'School's Out': Alice Cooper's 'National Anthem'

Frank Mastropolo

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Warner Bros. Records

The Alice Cooper band’s ghoulish makeup and wild stage antics earned the group a lot of attention when they debuted in 1968. Lead singer Vincent Furnier — who later adopted the Alice Cooper name for himself — has said he dreamed the name up based on the idea of “a cute, sweet little girl with a hatchet behind her back.”

The group’s original lineup was Furnier, Glen Buxton (lead guitar), Michael Bruce (rhythm guitar), Dennis Dunaway (bass) and drummer Neal Smith, who told New Canaan, CT Patch, “When we had a successful album, we wanted to throw it back. We had a bad attitude — which is good for rock n’ roll. If another band had long hair — we had longer hair. We wanted to look more outrageous than anyone out there. We were really pushing the limits with our image. I loved it.”

In 1971, “I’m Eighteen” became their first hit, topped the next year by “School’s Out.”

"School's Out" (Live) by Alice Cooper

In his book Alice Cooper, Golf Monster: A Rock ’n’ Roller’s Life and 12 Steps to Becoming a Golf Addict,” Cooper explains how “School’s Out” was conceived.

“While ‘I’m Eighteen’ was a strong hit, we still weren’t satisfied. We lacked the definitive Alice Cooper signature tune. So we set out to rectify the situation.

“Question: What are the two happiest moments in a young person’s life? Answer: Christmas morning and the last day of school.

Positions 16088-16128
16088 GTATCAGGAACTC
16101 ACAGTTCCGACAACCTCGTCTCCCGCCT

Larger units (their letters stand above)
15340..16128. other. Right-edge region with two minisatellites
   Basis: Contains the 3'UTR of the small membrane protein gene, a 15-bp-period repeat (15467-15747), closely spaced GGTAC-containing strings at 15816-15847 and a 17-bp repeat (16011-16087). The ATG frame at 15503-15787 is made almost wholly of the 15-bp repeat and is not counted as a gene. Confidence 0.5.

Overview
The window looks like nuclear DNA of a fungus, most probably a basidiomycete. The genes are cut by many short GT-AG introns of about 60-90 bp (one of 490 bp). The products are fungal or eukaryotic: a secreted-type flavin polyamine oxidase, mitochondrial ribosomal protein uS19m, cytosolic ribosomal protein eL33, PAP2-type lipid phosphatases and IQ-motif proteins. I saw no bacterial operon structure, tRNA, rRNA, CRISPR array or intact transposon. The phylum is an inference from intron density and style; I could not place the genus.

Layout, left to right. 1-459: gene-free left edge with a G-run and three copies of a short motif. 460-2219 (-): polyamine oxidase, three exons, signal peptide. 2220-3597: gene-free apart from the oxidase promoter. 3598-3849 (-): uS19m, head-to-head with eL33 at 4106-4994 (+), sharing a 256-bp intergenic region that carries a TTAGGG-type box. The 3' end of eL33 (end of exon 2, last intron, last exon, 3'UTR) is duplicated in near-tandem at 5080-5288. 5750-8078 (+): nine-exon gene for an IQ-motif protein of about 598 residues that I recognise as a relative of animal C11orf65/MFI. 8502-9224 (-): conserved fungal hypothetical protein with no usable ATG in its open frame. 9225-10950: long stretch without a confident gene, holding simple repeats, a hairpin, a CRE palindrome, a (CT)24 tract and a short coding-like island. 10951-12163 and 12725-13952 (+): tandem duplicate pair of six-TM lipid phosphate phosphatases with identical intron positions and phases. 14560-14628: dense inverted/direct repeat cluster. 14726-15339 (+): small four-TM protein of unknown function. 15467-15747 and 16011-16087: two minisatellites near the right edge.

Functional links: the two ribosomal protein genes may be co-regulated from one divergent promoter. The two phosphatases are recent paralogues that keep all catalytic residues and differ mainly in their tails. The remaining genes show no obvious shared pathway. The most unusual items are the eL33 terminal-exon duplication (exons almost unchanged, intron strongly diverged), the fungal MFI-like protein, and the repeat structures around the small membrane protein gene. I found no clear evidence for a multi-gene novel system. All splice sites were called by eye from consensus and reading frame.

“I thought back to my own school days, looking at the clock. Three minutes left before three months of summer vacation. I remembered that anticipation, as the seconds ticked down. If we could only write a song capturing those final climatic three minutes of the last day of school.

“So we did. ‘School’s Out’ was pure punk, but as catchy as pop. We added a rhythm at the bottom of the song that was a cross between Ravel’s Bolero and ‘Beck’s Bolero.’ The whole band wrote it together.”

Cooper told the Metro Times how he came up with one of the classic lyrics.

“You know the line, ‘I can’t even think of a word that rhymes’? It was one of those moments recording in the studio where everybody looked at each other and went, ‘Brilliant.’

“The line was prewritten, sort of. When I was writing it, ‘We got no class…’ I go to myself, I can’t even think of a word that rhymes for that [laughs]. Then I thought, ‘That’s exactly who this guy is; he painted himself into a corner. Let’s just be honest.”

Cooper added that when the heard the finished track, the group knew immediately they had a hit. They looked at each other and said, “This is gonna be a monster.”

Cooper told Esquire, “When we did ‘School’s Out,’ I knew we had just done the national anthem. I’ve become the Francis Scott Key of the last day of school.”

Mastropolo is the author of New York Groove: An Inside Look at the Stars, Shows, and Songs That Make NYC Rock and Fillmore East: The Venue That Changed Rock Music Forever.

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Frank Mastropolo is the author of Fillmore East: The Venue That Changed Rock Music Forever, one of Best Classic Bands' Best Music Books of 2021; New York Groove: An Inside Look at the Stars, Shows, and Songs That Make NYC Rock; the What's Your Rock IQ? Trivia Quiz Book series; Ghost Signs: Clues to Downtown New York's Past, winner of the 2021 Independent Publishers Book Award; and Ghost Signs 2: Clues to Uptown New York's Past. Mastropolo is a journalist, photographer, and former ABC News 20/20 producer, winner of the Alfred I. DuPont–Columbia University silver baton. His photography is featured in the Bill Graham Rock & Roll Revolution exhibition.

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